32 CFR 536.39 - Use of experts, consultants and appraisers.
(a) ACOs or CPOs will budget operation and maintenance (O&M) funds for the costs of hiring property appraisers, accident reconstructionists, expert consultants to furnish opinions, and medical specialists to conduct independent medical examinations (IMEs). Other expenses to be provided for from O&M funds include the purchase of documents, such as medical records, and the hiring of mediators. See § 536.53(b). Where the cost exceeds $750 or local funds are exhausted, a request for funding should be directed to the Commander USARCS, with appropriate justification. The USARCS AAO must be notified as soon as possible when an accident reconstruction is indicated.
(b) Where the claim arises from treatment at an Army MTF, the MEDDAC commander should be requested to fund the cost of an independent consultant's opinion or an IME.
(c) The use of outside consultants and appraisers should be limited to claims in which liability or damages cannot be determined otherwise and in which the use of such sources is economically feasible, for instance, where property damage is high in amount and not determinable by a government appraiser or where the extent of personal injury is serious and a government IME is neither available nor acceptable to a claimant. Prior to such an examination at an MTF, ensure that the necessary specialists are available and a prompt written report may be obtained.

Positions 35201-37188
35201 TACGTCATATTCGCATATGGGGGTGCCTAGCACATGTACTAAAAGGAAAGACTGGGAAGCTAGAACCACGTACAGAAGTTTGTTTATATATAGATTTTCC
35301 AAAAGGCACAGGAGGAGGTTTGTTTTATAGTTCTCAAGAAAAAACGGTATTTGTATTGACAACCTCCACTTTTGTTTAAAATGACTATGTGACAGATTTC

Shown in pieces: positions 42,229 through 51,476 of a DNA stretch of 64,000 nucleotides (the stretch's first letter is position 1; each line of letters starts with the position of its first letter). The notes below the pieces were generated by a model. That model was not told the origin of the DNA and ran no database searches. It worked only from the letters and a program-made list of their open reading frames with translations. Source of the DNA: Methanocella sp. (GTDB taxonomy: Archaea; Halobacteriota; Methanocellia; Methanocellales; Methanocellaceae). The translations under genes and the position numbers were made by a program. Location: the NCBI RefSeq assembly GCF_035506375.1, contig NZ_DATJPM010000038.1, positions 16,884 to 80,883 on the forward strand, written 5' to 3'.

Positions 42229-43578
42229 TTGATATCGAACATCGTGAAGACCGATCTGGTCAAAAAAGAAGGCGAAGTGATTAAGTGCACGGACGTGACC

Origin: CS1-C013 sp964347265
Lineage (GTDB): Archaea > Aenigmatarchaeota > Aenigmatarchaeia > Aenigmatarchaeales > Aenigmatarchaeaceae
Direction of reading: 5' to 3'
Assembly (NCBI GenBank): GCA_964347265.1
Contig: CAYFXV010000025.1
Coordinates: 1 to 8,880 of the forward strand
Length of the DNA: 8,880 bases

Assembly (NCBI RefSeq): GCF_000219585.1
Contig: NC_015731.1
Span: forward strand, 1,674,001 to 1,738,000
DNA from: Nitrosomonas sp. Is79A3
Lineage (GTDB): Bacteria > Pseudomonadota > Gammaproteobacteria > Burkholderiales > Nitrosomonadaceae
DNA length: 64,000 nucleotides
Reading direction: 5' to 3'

(d) Either an IME or an expert opinion is procured by means of a personal services contract under the Federal Acquisition Regulation (FAR), part 37, 48 CFR 37.000 et seq., through the local contracting office. The contract must be in effect prior to commencement of the records review. Payment is authorized only upon receipt of a written report responsive to the questions asked by the CJA or claims attorney.
(e) Whenever a source other than claims personnel is used to assist in the evaluation of a claim in which medical information protected by HIPAA is involved, the source must sign an agreement designed to protect the patient's privacy rights.